Source: Andrea Gabor, The New York Times, August 22, 2015
But the New Orleans miracle is not all it seems. Louisiana state standards are among the lowest in the nation. The new research also says little about high school performance. And the average composite ACT score for the Recovery School District was just 16.4 in 2014, well below the minimum score required for admission to a four-year public university in Louisiana. There is also growing evidence that the reforms have come at the expense of the city’s most disadvantaged children, who often disappear from school entirely and, thus, are no longer included in the data. … But stark problems remain. A recent report by the Education Research Alliance confirmed that principals engage in widespread “creaming” — selecting, or counseling out, students based on their expected performance on standardized tests. In a forthcoming study, the alliance expects to show that lowest-scoring students are less likely to move to higher-performing schools. … For example, Paul G. Vallas, the superintendent of the Recovery School District from 2007 to 2011, boasted recently that only 7 percent of the city’s students attend failing schools today, down from 62 percent before Katrina, a feat accomplished “with no displacement of children.” This was simply false. Consider Joseph S. Clark Preparatory High School, one of the city’s last traditional public schools to be “taken over.” Most of its 366 students declined to re-enroll when it reopened under new management in the fall of 2011. During its first year under FirstLine, a charter management organization, Clark had only 117 “persisters,” or returning students, according to a study by Stanford University’s Center for Research on Education Outcomes, known as Credo. FirstLine could not account for where the students went after they left Clark.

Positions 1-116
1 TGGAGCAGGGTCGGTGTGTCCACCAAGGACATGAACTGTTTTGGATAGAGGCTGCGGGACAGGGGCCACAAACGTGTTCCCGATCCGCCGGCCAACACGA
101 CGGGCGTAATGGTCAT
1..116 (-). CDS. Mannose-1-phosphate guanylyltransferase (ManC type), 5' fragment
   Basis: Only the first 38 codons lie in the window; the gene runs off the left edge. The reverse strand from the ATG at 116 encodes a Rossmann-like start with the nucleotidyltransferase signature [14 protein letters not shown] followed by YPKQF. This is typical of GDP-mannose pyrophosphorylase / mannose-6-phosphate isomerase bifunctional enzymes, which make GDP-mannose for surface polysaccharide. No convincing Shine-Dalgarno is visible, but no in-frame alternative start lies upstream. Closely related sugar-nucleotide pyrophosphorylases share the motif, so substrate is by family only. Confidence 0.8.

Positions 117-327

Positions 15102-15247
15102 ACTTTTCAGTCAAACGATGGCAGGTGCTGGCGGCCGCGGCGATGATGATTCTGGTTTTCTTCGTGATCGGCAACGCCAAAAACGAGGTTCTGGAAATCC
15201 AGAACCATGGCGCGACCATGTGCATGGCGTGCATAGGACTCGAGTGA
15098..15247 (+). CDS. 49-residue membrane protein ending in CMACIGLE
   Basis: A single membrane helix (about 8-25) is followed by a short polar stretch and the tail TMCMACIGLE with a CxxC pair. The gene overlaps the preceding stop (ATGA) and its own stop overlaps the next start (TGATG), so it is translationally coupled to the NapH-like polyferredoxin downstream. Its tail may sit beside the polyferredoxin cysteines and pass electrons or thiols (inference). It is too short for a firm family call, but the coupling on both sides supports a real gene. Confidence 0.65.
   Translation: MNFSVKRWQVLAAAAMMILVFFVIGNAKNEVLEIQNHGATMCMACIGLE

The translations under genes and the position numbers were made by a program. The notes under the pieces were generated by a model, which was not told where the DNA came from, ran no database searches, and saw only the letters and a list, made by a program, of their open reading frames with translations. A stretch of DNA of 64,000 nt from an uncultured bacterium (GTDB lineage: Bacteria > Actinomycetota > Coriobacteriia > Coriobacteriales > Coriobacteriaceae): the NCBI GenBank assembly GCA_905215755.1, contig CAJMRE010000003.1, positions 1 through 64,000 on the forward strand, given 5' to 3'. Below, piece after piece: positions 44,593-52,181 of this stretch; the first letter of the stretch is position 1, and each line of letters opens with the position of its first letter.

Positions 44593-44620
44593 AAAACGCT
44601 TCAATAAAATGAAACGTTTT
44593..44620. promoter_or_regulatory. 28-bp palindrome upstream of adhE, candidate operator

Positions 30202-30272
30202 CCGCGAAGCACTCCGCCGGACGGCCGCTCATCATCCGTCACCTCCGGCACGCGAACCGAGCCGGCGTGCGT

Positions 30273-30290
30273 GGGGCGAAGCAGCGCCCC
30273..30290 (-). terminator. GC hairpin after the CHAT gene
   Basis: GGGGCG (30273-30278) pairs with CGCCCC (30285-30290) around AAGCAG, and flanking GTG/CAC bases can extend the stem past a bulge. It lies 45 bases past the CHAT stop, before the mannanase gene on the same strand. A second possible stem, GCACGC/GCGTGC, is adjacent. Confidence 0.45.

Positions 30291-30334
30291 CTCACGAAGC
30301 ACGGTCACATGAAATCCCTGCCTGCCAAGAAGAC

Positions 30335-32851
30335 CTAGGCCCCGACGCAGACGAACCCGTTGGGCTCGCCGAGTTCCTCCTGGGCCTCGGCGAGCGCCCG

10 Years After Katrina, New Orleans’ All-Charter District Has Proven a Failure
Source: Colleen Kimmett, In These Times, August 28, 2015
…Carver is part of New Orleans’ Recovery School District (RSD), the first all-charter school district in the nation. In the chaos after Hurricane Katrina, Louisiana opted to completely overhaul the city’s failing public schools by putting them on the open market. Ten years later, cities and states around the country have embarked on their own charter-school experiments and are watching New Orleans closely, laser-focused on outcomes. … The study compared charters in Louisiana, the majority of which are in New Orleans, to Louisiana public schools, controlling for factors like race, ethnicity, poverty and whether students qualified for special education. On eighth-grade reading and math tests, charter-school students performed worse than their public-school counterparts by enormous margins—2 to 3 standard deviations. The researchers found that the gap between charter and public school performance in Louisiana was the largest of any state in the country. And Louisiana’s overall scores were the fourth-lowest in the nation. … Community members mourned the closures of public schools that had served as neighborhood hubs. Students at no-excuses charters described feeling like they were in prison, or bootcamp. Teachers felt demoralized, like they didn’t have a voice in the classroom. Parents complained about a lack of black teachers. In interview after interview, people said the same thing: The system doesn’t put children’s needs first.